What To Do To Prevent Blocked Sewer Drain?

Not to be judgmental or anything, but perhaps you should not have flushed all those things down the now-blocked sewer drain you would not be in this mess right now, would you? In hindsight, feminine hygiene products, wet tissues and even some types of toilet paper are far too risky to flush down the toilet. Or the tree in your back yard broke through the pipes and the blocked sewer drain trumps all those “save the rainforest” slogans you used to carry. In any case, you should call blocked sewer drain service and see where things go from there.

What they are going to do could be divided in several stages. The first thing the plumbers do when facing a blocked sewer drain is to reduce the pressure as much as possible. In other words, the water needs to be shut off, depending on where in the lines the clog really is. Some people had the foresight to install access routes to the main sewer clean out line. If you are one of them, there should be a special pipe – usually white – somewhere in the yard, with a clean out cap that can be removed and the pressure can be safely released. Otherwise, all that ‘water’ would end up back in your house.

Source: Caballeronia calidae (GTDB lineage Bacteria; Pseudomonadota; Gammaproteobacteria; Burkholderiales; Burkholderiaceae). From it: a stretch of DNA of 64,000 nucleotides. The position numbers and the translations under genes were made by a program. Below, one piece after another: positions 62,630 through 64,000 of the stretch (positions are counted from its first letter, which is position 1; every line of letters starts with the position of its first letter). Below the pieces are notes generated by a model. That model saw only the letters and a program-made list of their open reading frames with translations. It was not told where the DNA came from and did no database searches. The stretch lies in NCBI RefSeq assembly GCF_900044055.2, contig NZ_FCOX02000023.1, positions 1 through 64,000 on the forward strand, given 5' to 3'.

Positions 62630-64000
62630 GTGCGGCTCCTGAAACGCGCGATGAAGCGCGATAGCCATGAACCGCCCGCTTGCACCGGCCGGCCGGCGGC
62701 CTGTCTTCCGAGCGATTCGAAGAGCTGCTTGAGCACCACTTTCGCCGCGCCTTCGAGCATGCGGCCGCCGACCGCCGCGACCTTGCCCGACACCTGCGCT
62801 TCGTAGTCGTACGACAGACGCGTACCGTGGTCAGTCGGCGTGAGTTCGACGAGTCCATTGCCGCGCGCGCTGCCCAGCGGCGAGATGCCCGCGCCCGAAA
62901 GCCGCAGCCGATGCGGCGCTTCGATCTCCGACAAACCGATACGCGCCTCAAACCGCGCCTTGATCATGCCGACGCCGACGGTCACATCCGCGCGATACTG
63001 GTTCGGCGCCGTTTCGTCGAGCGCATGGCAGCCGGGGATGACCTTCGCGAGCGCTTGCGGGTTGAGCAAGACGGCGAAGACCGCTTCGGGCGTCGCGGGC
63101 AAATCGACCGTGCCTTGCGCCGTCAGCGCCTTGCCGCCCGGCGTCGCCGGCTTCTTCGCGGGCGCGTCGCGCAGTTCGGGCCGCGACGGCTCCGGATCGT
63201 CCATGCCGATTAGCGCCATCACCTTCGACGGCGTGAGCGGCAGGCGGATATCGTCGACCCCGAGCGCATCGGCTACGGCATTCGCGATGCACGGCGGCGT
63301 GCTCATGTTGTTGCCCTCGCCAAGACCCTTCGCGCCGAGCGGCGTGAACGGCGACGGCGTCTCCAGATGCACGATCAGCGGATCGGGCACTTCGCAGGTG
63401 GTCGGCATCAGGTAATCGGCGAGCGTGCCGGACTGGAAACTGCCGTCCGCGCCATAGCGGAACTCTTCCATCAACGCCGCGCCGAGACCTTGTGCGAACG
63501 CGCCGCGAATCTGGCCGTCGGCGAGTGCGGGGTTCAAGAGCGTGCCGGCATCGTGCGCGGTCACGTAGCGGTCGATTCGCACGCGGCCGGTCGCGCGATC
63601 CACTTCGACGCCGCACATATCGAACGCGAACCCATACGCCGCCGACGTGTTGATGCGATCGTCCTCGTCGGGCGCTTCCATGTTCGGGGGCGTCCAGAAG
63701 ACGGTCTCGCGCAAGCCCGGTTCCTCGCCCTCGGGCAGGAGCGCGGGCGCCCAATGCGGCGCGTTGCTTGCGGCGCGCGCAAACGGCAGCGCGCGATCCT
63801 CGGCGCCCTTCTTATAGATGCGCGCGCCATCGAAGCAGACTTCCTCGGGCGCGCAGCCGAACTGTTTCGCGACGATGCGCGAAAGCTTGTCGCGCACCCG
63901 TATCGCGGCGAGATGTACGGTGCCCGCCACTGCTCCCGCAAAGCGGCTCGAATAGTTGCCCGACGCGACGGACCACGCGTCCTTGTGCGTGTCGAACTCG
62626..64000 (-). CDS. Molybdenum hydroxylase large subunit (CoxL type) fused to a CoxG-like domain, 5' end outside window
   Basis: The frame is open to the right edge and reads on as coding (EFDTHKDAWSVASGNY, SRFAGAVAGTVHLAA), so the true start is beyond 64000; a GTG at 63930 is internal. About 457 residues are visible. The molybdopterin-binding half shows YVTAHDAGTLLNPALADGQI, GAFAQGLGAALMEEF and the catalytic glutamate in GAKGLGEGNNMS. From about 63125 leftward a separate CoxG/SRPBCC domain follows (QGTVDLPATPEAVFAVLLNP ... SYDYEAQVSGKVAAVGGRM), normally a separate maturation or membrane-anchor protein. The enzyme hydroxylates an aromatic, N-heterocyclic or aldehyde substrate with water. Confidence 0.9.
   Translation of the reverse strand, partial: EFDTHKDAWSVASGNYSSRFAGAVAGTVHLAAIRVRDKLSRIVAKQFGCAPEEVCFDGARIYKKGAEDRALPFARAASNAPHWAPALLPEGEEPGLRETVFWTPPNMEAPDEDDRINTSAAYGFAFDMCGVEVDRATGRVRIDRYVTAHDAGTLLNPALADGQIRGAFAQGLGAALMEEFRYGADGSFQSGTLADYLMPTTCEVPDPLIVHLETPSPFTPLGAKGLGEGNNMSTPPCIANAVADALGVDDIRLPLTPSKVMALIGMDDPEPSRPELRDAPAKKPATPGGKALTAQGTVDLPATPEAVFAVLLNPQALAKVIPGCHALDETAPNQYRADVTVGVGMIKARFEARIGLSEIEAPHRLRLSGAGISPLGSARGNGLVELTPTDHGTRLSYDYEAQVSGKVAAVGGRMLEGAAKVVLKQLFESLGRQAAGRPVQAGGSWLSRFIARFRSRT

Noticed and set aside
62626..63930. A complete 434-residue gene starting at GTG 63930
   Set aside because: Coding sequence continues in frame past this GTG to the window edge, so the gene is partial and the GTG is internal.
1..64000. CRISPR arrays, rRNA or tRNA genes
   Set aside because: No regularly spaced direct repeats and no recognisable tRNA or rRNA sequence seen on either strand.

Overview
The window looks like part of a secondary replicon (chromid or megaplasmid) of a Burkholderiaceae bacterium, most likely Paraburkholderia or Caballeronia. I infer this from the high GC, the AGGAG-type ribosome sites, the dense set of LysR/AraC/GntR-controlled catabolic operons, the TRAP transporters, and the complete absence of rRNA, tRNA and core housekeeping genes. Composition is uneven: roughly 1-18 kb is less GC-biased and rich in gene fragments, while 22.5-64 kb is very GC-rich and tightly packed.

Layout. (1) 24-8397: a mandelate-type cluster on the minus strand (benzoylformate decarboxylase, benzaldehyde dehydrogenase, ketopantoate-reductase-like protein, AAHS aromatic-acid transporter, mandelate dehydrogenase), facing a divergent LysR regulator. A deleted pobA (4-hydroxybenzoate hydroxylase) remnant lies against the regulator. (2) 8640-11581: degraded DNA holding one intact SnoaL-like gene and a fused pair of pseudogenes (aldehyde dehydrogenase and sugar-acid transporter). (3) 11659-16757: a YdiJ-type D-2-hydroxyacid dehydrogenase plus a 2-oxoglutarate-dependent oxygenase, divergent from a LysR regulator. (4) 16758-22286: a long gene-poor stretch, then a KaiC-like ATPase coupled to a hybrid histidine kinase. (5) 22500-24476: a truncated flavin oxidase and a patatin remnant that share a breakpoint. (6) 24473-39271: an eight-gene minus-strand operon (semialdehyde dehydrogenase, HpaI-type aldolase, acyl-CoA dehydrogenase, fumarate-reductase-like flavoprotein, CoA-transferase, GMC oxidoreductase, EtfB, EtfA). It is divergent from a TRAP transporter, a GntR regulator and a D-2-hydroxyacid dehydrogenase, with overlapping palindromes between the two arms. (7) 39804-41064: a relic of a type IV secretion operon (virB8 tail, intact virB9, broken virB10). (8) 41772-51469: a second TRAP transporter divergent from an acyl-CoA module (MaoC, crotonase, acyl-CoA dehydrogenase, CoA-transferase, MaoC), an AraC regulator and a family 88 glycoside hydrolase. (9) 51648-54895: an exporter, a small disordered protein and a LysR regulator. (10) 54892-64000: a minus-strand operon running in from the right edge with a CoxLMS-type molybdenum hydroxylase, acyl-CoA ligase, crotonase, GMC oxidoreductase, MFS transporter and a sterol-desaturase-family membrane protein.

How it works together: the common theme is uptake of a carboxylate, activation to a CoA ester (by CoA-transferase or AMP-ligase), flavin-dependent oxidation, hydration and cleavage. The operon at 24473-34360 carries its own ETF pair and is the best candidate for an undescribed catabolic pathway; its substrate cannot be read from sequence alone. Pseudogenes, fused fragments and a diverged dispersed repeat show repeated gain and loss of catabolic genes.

Very few plumbers nowadays would resort to chemical drain cleaners, as these would typically only add to the problem rather than solve it. As a preventive to a blocked sewer drain, it is far more beneficial to fill all your sinks and your bathtub all the way to the top and release all of that clean water once or twice a month, in order to ensure there is no blockage left. That should flush out any residual waste and save you the money for the plumber.

If they cannot find the cause for the blocked sewer drain, some plumbers would use a special camera to scout the water pipes –not that it would do them any good if the cause is the tree root that undermined and punctured the drain. The older homes with decrepit pipes are especially vulnerable to this sort of predicament, as the trees in the yard are likely to be old as well, with well-developed roots that can force their way into any underground pipe. If that happens, you will be the one in need of saving, not the trees. Unfortunately, if this is the case, there will have to be some extensive work; it involves a lot of digging, replaced pipes and a hefty bill.